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The Boatman's Dream (and then some...)
on 19 May 2001
I feel I've now listened to this album enough since it's release to be able to adequately review it - as akin to all Nick Cave albums it takes a while to firmly embed itself under ones skin and even longer to claw it's way up the cerebral cortex.
The album begins with the quietly strummed guitar and lilting piano of the first few bars of "As I sat sadly by her side", the first single, which would seem to indicate that this album is going to become "The Boatman's Call Part II". However, as we move on it becomes apparent that this is not entirely the case.
The third track "Hallelujah" exhibits a lush musical backdrop far less spartan than anything found on the previous album and is one of the highlights of this one. From this track in, the songs are more musically complex and often louder than the previous work. It's not however until we reach "Oh my Lord" that the Bad Seeds really let rip. This song appears to be in part Cave's response to his detractors who claim he's gone a bit "soft" of late, the loud orchestration easily matching the anger of any of the pseudo-punk on "Henry's Dream" with a suitably vitriolic lyric.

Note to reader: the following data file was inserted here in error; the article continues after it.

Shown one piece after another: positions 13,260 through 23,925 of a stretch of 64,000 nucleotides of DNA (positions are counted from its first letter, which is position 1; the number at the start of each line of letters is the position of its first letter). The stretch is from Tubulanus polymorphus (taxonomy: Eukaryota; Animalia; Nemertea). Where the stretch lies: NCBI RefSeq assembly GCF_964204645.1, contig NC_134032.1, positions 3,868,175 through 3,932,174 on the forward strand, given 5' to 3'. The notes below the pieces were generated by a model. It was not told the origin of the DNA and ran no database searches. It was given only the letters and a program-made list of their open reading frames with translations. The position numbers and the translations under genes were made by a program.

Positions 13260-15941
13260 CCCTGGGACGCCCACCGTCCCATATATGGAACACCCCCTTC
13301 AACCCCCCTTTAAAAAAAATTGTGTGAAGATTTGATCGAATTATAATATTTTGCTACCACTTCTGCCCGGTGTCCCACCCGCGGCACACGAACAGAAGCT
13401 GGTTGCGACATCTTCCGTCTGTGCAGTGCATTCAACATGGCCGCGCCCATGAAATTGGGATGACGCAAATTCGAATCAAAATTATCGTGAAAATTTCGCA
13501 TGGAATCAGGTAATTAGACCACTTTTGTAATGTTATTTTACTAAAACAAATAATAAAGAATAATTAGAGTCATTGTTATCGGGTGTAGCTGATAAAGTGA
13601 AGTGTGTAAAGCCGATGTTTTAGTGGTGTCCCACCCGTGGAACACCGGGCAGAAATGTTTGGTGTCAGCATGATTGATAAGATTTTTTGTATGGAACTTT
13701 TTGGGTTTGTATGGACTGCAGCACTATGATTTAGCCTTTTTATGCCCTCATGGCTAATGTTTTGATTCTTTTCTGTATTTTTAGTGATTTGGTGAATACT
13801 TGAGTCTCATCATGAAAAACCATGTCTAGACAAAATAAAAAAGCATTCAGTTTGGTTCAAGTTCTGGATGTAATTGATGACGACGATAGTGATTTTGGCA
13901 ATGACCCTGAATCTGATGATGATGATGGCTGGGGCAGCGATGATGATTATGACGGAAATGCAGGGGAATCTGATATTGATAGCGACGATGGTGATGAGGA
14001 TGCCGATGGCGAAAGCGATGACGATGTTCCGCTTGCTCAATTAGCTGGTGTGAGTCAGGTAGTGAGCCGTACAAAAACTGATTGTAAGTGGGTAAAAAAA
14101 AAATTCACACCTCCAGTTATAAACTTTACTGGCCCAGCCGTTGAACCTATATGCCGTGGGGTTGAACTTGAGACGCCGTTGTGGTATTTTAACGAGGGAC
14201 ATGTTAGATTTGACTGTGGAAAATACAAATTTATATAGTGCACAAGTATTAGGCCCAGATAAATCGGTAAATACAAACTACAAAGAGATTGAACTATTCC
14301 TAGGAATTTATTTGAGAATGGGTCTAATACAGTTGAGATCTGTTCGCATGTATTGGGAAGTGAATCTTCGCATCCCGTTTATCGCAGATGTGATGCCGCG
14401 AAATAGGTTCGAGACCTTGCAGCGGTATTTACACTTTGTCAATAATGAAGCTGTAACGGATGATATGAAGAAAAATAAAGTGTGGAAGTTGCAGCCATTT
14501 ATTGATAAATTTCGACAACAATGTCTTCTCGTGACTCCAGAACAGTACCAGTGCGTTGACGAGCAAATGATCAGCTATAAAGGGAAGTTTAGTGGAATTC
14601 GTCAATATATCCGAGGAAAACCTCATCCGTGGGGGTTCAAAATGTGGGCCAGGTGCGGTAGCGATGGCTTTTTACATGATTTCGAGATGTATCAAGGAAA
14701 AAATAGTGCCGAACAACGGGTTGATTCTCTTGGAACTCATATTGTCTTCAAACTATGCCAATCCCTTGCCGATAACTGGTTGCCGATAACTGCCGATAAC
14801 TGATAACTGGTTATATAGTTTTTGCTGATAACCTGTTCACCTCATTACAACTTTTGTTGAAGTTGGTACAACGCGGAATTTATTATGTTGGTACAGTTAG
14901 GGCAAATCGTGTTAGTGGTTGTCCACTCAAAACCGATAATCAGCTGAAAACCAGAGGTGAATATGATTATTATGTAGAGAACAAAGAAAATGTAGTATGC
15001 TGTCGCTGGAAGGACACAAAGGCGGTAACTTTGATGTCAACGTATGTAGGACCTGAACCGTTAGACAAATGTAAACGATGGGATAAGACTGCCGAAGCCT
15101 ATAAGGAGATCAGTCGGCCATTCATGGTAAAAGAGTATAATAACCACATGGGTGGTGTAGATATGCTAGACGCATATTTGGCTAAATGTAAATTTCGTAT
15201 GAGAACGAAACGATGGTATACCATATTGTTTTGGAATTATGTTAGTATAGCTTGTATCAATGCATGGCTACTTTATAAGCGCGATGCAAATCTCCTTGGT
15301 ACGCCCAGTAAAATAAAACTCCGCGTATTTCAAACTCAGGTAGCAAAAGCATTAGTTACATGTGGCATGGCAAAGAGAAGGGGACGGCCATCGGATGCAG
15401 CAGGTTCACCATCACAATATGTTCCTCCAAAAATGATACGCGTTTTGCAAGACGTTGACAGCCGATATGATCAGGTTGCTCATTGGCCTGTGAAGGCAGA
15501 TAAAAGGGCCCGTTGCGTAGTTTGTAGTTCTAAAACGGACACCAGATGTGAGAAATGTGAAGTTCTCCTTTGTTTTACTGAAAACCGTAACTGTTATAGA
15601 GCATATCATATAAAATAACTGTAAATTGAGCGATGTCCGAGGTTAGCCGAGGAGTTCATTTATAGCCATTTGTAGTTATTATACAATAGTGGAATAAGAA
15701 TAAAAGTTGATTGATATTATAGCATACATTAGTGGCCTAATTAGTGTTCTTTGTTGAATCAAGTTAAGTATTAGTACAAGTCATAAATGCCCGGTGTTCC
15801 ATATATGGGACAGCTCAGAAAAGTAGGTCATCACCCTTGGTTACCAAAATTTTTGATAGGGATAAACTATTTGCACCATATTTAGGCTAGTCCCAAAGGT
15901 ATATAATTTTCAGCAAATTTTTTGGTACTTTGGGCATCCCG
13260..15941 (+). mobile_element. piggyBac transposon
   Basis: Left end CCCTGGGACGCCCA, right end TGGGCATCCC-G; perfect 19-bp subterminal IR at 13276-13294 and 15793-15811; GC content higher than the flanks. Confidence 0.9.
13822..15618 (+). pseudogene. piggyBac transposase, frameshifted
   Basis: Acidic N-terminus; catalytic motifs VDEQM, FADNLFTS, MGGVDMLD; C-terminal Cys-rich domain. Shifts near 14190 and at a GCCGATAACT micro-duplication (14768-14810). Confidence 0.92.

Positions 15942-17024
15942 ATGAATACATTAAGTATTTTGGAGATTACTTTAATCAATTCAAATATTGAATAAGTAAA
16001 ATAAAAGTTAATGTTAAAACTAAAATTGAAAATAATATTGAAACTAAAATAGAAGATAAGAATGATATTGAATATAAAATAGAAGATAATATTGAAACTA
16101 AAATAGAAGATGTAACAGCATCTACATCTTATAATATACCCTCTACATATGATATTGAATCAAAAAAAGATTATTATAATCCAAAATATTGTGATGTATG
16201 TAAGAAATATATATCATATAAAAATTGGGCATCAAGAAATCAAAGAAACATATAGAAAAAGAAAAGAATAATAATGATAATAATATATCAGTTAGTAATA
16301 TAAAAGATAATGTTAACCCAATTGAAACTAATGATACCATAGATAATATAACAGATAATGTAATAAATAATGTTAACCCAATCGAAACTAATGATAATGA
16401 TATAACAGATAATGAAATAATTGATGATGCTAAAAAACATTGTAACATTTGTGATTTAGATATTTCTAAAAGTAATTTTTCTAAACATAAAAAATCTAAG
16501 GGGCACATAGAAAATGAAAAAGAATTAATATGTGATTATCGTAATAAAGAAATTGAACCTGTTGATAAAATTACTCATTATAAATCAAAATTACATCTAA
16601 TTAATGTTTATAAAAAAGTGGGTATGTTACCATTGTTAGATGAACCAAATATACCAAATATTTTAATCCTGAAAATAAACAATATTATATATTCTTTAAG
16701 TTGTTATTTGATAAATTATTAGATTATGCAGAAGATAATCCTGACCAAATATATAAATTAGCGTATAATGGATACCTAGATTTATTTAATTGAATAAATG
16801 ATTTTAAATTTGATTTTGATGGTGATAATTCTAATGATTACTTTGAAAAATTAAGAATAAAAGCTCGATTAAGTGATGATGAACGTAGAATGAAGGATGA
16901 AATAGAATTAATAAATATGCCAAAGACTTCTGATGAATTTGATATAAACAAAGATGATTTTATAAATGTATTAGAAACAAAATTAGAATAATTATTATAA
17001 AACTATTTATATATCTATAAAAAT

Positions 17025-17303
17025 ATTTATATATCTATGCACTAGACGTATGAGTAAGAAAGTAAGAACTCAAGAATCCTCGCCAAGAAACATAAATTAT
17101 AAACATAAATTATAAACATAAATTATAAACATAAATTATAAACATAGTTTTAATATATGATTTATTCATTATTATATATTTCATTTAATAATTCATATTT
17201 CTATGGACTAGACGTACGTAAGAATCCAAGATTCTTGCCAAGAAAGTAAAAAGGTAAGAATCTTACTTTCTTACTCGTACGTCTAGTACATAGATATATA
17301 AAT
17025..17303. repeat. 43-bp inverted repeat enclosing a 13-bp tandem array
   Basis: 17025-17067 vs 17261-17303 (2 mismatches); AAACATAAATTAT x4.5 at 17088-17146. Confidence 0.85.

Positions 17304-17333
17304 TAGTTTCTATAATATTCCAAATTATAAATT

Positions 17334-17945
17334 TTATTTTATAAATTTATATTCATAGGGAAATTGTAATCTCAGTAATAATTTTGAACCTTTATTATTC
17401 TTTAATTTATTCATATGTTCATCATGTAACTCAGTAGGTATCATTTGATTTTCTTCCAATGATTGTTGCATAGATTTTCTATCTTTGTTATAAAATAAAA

Nick Cave has always been able to turn lyrical cartwheels and this album is no exception. It's the oh-so-easy mix of the sublime, mundane, ridiculous, dramatic and tragic imagery that's so moving - but I'll refrain from quoting any because I suspect that out of context it'll all seem a bit silly.
But if you fancy an album of brown cows, white kittens, lady mayors, absent nurses, buried hatchets, snarling pianos, love letters, white churches, plastic antlers, garden gates and smoking guns - go buy this one. You won't regret it!